The Ultra-D 3D Displays address human depth perception in a more natural way giving the viewer the sense of being there.

Introduction

The Ultra-D technology for 3D displays has been developed to result in a natural 3D perception, where glasses are no longer needed. The Ultra-D technology generates a lightfield addressing human depth perception in a way close to seeing the real three-dimensional world. The Ultra-D optical solution addresses two important depth cues; stereopsis and (partial) motion parallax, resulting in a more natural 3D experience.

The Basis of the 3D Perception

Human beings have three dimensional perception of the world around them. People perceive some objects to be nearer than other objects by means of depth cues. These cues are classified as binocular (when sense of depth is achieved by cooperation of both eyes and the brain) and monocular cues (when vision from one eye provides stimuli to perceive depth). Stereopsis is commonly referred to as the only means for depth perception. This is inaccurate, as depth perception relies on many more cues than stereopsis.

How does Ultra-D generates stereopsis?

It does so by using a stack of layers of refractive and diffractive optical elements, optically transparent, bonded to a liquid-crystal display. The light of individual sub-pixels is projected into space in such manner that it generates something similar to a light-field. Virtual and partial sub-pixels merge in the space and form complete and separate views for each eye of the viewer (then the viewer’s brain takes over; processing them in the same natural way, as it is used to in the real world, creating a natural 3D experience. It is very different to 3D display technologies with glasses, which only project two discrete views of a scene. With the Ultra-D technology the viewing areas (light-fields) are repeated in a horizontal way and the transitions between these areas are smooth.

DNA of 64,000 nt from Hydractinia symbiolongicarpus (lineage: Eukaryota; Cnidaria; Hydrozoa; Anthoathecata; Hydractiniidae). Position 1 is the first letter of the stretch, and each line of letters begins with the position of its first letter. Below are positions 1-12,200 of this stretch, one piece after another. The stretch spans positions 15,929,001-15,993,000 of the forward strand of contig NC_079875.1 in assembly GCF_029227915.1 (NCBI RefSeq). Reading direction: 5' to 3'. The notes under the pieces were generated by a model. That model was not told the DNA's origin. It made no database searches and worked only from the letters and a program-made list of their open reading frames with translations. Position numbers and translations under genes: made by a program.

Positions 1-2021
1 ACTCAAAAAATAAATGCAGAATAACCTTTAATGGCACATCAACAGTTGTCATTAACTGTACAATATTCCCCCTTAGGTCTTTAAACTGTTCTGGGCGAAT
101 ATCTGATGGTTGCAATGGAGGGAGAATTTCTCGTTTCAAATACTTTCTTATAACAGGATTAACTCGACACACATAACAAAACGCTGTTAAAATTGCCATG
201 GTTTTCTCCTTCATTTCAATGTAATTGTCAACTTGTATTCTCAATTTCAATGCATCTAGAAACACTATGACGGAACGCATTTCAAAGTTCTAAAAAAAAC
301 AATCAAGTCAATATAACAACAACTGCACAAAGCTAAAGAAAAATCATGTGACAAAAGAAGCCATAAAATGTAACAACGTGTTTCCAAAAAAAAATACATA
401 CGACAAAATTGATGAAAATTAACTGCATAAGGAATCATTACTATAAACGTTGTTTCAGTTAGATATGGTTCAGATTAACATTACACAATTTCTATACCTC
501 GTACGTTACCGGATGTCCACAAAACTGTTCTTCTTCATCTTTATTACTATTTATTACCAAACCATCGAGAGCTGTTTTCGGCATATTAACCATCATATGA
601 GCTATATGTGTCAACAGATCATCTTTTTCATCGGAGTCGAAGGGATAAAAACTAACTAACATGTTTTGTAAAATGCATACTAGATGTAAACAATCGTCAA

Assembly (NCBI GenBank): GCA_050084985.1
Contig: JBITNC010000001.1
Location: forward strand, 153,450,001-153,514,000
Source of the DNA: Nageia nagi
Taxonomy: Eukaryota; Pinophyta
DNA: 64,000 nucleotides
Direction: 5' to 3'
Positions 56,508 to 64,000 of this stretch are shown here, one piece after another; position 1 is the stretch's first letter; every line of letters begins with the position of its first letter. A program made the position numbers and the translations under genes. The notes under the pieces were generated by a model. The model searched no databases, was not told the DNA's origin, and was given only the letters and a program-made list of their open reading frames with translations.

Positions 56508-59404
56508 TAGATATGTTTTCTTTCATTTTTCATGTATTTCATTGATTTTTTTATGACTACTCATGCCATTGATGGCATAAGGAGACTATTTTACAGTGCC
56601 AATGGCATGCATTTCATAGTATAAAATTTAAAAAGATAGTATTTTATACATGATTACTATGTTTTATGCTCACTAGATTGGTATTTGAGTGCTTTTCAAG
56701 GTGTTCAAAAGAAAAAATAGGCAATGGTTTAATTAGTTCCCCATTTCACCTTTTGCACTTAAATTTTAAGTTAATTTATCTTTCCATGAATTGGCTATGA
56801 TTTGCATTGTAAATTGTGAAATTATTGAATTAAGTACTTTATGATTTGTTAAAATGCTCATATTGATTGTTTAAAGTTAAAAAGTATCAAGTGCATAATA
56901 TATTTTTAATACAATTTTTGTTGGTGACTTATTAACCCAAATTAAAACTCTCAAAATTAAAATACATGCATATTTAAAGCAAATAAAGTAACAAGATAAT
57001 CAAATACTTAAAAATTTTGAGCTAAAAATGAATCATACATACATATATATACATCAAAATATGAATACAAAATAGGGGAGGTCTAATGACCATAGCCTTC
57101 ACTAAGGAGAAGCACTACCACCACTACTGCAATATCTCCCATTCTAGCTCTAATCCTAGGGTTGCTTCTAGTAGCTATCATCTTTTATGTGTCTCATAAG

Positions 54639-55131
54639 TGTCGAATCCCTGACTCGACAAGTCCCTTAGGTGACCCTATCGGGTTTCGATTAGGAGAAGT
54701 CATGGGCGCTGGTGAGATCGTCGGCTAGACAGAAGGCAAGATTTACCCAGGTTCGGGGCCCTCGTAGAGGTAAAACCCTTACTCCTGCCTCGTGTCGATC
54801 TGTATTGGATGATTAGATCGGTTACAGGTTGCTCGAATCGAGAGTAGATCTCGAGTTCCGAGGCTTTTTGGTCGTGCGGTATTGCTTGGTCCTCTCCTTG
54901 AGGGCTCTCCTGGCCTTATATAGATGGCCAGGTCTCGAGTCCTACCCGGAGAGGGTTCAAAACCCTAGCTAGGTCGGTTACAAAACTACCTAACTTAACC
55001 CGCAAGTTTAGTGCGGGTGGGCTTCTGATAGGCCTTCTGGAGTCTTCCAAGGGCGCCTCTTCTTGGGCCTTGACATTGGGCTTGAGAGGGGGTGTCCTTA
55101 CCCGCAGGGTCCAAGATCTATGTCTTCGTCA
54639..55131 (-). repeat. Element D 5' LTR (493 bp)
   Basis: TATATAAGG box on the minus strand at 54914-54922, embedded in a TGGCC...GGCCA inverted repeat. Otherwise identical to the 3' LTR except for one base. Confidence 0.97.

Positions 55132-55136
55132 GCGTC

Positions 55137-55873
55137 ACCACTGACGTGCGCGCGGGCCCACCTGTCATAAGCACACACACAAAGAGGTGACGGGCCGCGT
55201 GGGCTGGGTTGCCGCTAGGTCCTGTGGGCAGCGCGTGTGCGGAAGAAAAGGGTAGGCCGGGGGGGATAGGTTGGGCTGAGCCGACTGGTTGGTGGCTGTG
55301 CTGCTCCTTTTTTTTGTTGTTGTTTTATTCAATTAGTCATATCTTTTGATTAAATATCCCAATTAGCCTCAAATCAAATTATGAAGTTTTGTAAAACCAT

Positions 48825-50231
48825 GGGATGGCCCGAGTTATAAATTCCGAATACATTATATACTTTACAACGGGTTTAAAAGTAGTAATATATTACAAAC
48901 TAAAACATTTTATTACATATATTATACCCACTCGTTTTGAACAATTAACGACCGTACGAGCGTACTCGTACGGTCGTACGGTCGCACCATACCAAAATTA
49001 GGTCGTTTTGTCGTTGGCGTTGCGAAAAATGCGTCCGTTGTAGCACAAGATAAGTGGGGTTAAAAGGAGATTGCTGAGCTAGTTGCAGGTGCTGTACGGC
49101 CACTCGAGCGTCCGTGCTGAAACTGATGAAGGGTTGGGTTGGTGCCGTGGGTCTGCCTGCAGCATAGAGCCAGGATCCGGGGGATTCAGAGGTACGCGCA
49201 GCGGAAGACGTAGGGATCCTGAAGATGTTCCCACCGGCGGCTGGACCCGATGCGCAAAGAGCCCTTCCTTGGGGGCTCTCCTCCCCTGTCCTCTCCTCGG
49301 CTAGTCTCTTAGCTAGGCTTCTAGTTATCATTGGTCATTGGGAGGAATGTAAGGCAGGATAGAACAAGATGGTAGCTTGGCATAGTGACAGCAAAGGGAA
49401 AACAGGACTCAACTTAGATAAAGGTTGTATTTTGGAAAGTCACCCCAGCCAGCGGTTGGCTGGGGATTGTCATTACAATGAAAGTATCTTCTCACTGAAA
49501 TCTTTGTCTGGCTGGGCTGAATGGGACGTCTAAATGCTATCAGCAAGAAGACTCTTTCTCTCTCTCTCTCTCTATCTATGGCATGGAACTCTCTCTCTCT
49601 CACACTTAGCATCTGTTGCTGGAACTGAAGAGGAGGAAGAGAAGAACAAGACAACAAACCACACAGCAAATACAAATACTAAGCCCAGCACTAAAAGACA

So, a viewing area is not divided in discrete viewing zones (cones) as is done in most other technologies, but the optical system creates an almost continuous light-field in front of the screen. (see image)

The technology does not need special equipment as sensors for eye or head tracking. This means there is no limitation to the number of viewers and there is no fixed viewing position with respect to the screen. It allows a viewer to move freely in the range of recommended viewing angle of approximately 120 degrees and feel as if looking at the world through a window.

Monocular cues

are also important for perceiving three dimensions. Monocular cues allow people with partial or complete stereo-blindness (when a brain does not perceive the differences between two eyes as depth) to still see three-dimensionally. Motion parallax is a monocular cue, which is independent from stereopsis. Motion parallax is a strong trigger for perceiving depth. It can be experienced when an observer moves, the background moves in respect to the object(s) in the foreground or vice versa.

Ultra-D and Motion Parallax?

The Ultra-D system does not generate discrete views but generates something similar to a light-field. As the result, it allows the viewer to perceive the scene from different directions within this field. This enables the background of a scene to appear to move with respect to an object in front of it and vice versa. This allows experience of more complete 3D. Also in this respect Ultra-D is very different to 3D display technologies with glasses, which can project only two views of a scene.